You might think that after a spectacular night of political drama, one in which Mitt Romney eked out an eight-vote victory over Rick Santorum in Iowa, we might have a little more to tell you than the GOP field is just as unsettled as it was before the caucuses.
The Kaesong Industrial Complex is a joint North Korea and South Korea experiment. Every day hundreds of workers from South Korea go to work in North Korea, and thousands of workers from North Korea go to jobs in South Korean factories. Reporter Doualy Xaykaothao has more on what the atmosphere was like there after North Korean leader Kim Jong Il died.
The Iowa caucuses — the first contest of the 2012 presidential nominating season — were held Tuesday night. President Obama was unopposed, but Democrats met in caucuses across the state for what was essentially a pep rally.
Mitt Romney, Rick Santorum and Ron Paul were the big winners Tuesday night in the Iowa caucuses. They finished first, second and third respectively. Romney won by the narrowest of margins — eight votes.
Linda Wertheimer talks to Carolyn Tallet, president of the Clinton County Republican Women's Club, and Edith Pfeffer, chair of the Clinton County Republican Central Committee, about the events leading up to the final tally of votes in the Iowa Republican caucuses.
The Iowa caucuses ended with Mitt Romney's extremely narrow victory over Rick Santorum. The first presidential nominating contest of 2012 played out at hundreds of sites across the state. NPR's Sonari Glinton spent the evening at the Van Meter Secondary School.
Former Massachusetts Governor Mitt Romney has been considered a front-runner in this race since before the campaign began. Yet, at the end of voting yesterday, he did no better than he had four years earlier.
NPR's Ari Shapiro was at Romney campaign headquarters in Des Moines, and walks us through that tense and dramatic evening.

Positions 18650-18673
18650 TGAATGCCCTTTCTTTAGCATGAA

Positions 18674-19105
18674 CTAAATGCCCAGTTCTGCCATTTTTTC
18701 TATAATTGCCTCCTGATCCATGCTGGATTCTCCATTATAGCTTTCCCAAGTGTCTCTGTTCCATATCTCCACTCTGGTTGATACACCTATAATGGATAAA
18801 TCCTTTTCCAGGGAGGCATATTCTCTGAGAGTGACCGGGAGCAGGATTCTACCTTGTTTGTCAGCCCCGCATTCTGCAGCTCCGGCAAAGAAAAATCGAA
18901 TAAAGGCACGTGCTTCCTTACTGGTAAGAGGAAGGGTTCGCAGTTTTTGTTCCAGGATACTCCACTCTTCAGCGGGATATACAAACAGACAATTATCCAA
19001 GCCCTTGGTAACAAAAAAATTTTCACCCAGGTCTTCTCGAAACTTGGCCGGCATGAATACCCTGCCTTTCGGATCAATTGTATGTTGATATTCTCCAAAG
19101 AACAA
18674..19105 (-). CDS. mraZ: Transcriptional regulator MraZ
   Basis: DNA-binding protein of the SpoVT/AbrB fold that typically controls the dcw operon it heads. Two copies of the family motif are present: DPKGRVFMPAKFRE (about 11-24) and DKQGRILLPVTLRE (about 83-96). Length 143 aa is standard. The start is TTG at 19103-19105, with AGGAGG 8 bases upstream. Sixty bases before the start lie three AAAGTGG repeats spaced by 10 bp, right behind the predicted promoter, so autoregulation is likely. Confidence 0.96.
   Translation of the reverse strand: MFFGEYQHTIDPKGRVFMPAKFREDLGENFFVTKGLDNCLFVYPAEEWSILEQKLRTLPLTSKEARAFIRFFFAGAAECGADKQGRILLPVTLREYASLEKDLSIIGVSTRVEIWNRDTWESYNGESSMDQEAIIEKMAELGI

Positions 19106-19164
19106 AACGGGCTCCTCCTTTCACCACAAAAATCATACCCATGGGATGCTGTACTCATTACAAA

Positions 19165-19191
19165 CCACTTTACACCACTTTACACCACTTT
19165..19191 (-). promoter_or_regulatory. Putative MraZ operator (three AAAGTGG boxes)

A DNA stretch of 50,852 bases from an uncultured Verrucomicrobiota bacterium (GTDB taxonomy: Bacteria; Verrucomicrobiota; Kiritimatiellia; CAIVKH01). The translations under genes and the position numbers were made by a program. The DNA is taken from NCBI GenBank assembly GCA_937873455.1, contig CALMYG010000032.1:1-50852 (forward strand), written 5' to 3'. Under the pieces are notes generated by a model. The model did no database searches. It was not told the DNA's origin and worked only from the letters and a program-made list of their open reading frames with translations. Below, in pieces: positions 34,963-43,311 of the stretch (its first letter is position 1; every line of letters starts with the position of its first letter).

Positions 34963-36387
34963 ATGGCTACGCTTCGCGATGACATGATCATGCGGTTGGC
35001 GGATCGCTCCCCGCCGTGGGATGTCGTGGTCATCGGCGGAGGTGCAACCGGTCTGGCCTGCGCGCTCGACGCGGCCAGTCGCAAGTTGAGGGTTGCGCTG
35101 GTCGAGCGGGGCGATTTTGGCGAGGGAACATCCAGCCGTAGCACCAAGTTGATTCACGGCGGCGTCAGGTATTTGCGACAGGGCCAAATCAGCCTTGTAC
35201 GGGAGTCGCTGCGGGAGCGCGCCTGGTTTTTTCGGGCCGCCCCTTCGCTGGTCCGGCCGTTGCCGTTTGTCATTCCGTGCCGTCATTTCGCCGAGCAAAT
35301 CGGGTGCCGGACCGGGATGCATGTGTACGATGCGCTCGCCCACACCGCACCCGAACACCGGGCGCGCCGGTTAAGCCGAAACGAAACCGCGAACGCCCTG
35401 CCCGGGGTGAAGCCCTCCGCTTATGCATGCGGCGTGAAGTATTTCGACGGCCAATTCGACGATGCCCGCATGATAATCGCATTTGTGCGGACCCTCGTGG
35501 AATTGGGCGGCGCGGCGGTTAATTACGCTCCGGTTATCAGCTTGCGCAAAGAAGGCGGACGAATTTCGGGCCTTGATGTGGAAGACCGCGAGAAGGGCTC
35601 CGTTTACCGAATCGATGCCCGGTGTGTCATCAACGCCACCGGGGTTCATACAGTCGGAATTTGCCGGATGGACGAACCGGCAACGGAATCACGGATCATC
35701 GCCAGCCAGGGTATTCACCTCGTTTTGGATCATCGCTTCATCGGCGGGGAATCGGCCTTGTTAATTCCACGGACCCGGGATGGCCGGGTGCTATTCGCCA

In recent weeks a lot of polls and pundits said the Iowa caucuses might be too close to call. But nobody imagined just how close things would turn out Tuesday night in the first voting of the 2012 presidential nominating season. Mitt Romney was declared the winner by just eight votes. Former Pennsylvania Senator Rick Santorum came in second.
Originally published on Tue January 3, 2012 10:01 pm
We've all been there. Trapped in line at the DMV. Or stuck on hold while trying to call a city agency. It's easy to complain about government bureaucracy. But its the rare person who sees such inefficiency as a business opportunity.
Meet Adam Humphries.
He lives in New York City, and he wanted to travel to China for a vacation. His bureaucratic hassles with the Chinese consulate launched a whole new business.
At Ron Paul's caucus night event in Ankeny, Iowa, most of his supporters were celebrating. Paul finished a strong third in Tuesday night's caucuses.
But one man in the crowd — famed Republican strategist Frank Luntz — was much more concerned with what happens next.
"I think over the next 24 to 48 hours the campaign's gonna get a little bit meaner, a little darker, and a little bit more personal, as the candidates now fight for their life," said Luntz, who spoke with NPR in between television appearances Tuesday night.
It's on to New Hampshire for at least some of the Republican presidential candidates, and The Associated Press reports that Newt Gingrich will take out a full-page ad in the New Hampshire Union Leader Wednesday contrasting himself as a "bold Reagan conservative" against Mitt Romney, who he labels a "timid Massachusetts moderate."
In the Rose Bowl Monday, Oregon defeated Wisconsin, 45-38. And later that night, No. 3 Oklahoma State beat No. 4 Stanford, 41-38. But despite those wins, neither team has a chance to win the BCS championship.
Hospitals stepped up their advertising in 2011, and some newcomers to the national marketing game are academic medical centers. While the coast-to-coast commercials help attract faculty and students, they're also aimed at getting more paying patients to travel for treatment.
Syria's embattled President Bashar Assad still has supporters, particularly among his fellow Alawites, a minority who believe they will suffer if Assad is ousted. Here, Assad supporters rally Tuesday in the capital, Damascus.
Credit Anonymous / AP
Syrian President Bashar Assad, shown meeting with U.S. Ambassador Robert Ford last January, blames the uprising in Syria on Islamic radicals.
For the past 10 months, Syrians have taken to the streets in large numbers to oppose a repressive regime that has not hesitated to use force. The United Nations estimates more than 5,000 Syrians have died, and it is far from clear how the uprising will play out. President Bashar Assad's regime blames the revolt on Islamist militants and casts the uprising as a threat to Syria's minorities, including Assad's fellow Alawites and the country's Christians.